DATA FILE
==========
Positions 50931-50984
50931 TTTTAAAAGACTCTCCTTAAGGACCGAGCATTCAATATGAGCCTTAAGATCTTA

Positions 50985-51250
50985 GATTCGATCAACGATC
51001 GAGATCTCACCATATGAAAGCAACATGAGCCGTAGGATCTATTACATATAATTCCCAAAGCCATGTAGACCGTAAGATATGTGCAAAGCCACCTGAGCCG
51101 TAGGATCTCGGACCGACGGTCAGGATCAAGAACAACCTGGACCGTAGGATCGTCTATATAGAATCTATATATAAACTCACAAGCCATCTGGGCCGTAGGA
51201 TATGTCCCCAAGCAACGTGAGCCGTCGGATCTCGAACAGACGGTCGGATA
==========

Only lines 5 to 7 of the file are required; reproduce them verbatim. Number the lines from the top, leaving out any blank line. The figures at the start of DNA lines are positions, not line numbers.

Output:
51001 GAGATCTCACCATATGAAAGCAACATGAGCCGTAGGATCTATTACATATAATTCCCAAAGCCATGTAGACCGTAAGATATGTGCAAAGCCACCTGAGCCG
51101 TAGGATCTCGGACCGACGGTCAGGATCAAGAACAACCTGGACCGTAGGATCGTCTATATAGAATCTATATATAAACTCACAAGCCATCTGGGCCGTAGGA
51201 TATGTCCCCAAGCAACGTGAGCCGTCGGATCTCGAACAGACGGTCGGATA